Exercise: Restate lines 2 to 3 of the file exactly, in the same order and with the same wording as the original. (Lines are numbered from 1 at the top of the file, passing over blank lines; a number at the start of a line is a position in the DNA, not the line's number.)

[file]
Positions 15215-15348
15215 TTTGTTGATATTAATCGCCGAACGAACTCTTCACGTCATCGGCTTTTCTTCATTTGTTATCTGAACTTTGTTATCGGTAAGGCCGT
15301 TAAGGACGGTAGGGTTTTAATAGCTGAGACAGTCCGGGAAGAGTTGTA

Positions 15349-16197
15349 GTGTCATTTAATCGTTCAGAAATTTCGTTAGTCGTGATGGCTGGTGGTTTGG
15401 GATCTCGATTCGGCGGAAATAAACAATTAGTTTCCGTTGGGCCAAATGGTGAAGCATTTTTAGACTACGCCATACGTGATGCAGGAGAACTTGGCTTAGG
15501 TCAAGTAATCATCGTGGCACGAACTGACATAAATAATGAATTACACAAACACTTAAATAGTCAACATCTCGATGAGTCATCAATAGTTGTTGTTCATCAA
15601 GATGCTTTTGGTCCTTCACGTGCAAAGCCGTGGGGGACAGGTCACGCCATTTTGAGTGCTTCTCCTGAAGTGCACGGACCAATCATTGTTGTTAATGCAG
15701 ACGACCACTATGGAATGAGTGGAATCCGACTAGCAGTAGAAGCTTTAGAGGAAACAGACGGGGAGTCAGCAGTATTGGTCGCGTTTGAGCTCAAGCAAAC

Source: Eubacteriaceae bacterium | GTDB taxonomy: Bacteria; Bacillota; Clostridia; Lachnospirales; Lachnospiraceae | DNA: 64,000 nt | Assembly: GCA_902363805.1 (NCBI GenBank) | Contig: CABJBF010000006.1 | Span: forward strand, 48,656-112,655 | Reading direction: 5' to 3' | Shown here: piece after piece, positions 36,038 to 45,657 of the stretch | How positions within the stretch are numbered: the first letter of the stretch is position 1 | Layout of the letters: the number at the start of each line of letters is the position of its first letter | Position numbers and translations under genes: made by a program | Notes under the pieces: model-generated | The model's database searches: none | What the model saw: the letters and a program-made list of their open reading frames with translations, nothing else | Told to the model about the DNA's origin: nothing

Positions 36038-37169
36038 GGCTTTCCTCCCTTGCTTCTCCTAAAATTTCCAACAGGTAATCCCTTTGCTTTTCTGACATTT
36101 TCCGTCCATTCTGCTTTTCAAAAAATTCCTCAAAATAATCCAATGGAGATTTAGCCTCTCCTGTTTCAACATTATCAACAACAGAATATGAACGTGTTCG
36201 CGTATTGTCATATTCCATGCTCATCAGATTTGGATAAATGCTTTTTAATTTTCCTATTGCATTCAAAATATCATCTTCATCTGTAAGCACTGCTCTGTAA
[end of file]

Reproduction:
15215 TTTGTTGATATTAATCGCCGAACGAACTCTTCACGTCATCGGCTTTTCTTCATTTGTTATCTGAACTTTGTTATCGGTAAGGCCGT
15301 TAAGGACGGTAGGGTTTTAATAGCTGAGACAGTCCGGGAAGAGTTGTA